July 9, 2013
Why do we like going to church with people who are just like us?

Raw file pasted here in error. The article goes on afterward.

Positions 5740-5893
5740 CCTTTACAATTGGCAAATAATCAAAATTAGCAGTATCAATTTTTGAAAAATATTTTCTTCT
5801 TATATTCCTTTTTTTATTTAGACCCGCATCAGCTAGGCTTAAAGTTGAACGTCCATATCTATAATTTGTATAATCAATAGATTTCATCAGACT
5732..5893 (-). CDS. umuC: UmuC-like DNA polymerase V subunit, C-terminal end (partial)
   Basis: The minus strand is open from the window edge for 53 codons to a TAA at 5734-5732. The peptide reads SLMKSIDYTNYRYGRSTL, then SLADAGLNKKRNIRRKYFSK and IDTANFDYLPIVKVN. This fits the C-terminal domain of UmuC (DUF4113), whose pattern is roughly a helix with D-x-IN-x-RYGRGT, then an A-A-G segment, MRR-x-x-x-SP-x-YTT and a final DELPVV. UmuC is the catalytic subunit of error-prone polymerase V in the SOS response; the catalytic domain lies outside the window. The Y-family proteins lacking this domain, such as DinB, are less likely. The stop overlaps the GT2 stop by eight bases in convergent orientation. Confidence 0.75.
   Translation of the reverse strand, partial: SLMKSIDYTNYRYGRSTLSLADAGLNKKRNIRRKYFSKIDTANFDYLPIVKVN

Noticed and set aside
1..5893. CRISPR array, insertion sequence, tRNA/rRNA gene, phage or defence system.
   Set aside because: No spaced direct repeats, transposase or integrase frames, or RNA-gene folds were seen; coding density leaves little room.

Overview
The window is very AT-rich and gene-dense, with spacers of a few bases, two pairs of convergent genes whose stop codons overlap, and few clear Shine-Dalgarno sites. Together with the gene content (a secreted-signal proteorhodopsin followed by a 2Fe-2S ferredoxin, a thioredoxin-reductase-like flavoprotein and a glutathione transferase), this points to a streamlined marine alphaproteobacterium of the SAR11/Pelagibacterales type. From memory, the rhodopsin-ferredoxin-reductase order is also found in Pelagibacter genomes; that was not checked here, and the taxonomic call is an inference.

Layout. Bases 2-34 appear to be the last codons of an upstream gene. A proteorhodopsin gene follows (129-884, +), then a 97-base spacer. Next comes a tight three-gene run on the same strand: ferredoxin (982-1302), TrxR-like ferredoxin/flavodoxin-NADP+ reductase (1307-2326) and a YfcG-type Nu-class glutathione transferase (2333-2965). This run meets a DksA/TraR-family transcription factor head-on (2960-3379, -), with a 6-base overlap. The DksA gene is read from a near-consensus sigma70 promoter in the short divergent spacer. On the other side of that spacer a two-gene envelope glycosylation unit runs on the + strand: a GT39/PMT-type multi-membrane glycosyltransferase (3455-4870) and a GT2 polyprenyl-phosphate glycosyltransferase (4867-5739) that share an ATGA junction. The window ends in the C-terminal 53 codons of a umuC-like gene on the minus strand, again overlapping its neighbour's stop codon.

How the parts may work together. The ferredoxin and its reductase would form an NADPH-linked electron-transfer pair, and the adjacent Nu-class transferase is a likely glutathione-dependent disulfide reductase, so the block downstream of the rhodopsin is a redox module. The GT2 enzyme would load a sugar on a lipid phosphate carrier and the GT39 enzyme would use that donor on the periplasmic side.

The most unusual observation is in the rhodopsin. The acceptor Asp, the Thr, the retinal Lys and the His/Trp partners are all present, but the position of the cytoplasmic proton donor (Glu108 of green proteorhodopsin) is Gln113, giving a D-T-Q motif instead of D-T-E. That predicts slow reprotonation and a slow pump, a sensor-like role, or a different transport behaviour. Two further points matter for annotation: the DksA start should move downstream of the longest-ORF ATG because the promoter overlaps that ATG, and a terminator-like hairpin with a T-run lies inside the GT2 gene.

Dr. Christena Cleveland writes a blog about social psychology, faith, and reconciliation. In this post, she shares some research-based thoughts about the “lure of homogeneity.” She says, “Similarity of attitudes and experiences is one of the most important predictors of liking: we like people who share our attitudes, values and preferences.” But why? Before you’re tempted to conclude that the answer is a “no-brainer” and that she’s just stating the obvious, take some time to read through her post. Learn about the mental energy it takes to relate to someone different from us in attitudes, values, and experiences— and how, without realizing it, we try to conserve our cognitive resources. Learn what I-sharing experiences are and what cognitive miserliness is. Read what Dr. Cleveland means in saying that “our interactions with people who are different than us or who violate our expectations are uncertainty-laden and cognitively taxing.” And then think about how we can bring about change and diversity. You can read more about Christene Cleveland here. You might also want to read her article, “How Psychology Shapes Our Prejudice,” written for Christianity Today. (My thanks to Marg Herder for pointing me to this link.)